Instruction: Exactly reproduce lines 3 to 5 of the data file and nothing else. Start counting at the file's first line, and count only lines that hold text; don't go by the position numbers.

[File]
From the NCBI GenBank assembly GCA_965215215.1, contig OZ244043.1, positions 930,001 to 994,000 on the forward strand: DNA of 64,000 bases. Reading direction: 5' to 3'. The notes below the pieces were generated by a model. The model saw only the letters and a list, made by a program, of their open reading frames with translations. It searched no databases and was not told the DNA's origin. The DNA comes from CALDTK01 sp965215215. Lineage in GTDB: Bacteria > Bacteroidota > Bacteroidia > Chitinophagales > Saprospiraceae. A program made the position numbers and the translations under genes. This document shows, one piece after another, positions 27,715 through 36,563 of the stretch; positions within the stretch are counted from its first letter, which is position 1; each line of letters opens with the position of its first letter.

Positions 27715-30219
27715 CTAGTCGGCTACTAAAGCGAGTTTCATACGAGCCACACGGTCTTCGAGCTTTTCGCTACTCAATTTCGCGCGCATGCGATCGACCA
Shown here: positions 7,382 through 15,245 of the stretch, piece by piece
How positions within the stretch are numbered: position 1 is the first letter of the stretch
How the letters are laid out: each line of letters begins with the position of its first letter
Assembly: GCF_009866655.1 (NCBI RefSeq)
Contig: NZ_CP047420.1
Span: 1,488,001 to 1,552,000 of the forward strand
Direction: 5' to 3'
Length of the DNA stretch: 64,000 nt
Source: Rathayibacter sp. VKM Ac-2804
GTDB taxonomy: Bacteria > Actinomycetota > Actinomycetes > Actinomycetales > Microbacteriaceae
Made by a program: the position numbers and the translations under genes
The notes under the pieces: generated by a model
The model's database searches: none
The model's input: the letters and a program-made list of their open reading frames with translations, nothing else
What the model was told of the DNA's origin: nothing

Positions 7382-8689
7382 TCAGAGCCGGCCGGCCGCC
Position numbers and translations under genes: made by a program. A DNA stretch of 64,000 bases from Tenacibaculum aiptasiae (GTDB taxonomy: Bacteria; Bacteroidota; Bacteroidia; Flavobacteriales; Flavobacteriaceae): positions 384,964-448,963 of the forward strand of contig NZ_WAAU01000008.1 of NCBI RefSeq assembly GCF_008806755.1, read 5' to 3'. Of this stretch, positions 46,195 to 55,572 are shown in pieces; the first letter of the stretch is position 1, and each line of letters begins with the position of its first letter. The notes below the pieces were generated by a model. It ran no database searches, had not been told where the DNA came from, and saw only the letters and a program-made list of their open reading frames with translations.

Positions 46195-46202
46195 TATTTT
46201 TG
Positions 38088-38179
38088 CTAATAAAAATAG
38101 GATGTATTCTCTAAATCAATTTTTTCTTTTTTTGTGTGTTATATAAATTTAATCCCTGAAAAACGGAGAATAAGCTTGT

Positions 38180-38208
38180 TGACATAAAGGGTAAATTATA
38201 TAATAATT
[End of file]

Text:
27715 CTAGTCGGCTACTAAAGCGAGTTTCATACGAGCCACACGGTCTTCGAGCTTTTCGCTACTCAATTTCGCGCGCATGCGATCGACCA
Shown here: positions 7,382 through 15,245 of the stretch, piece by piece
How positions within the stretch are numbered: position 1 is the first letter of the stretch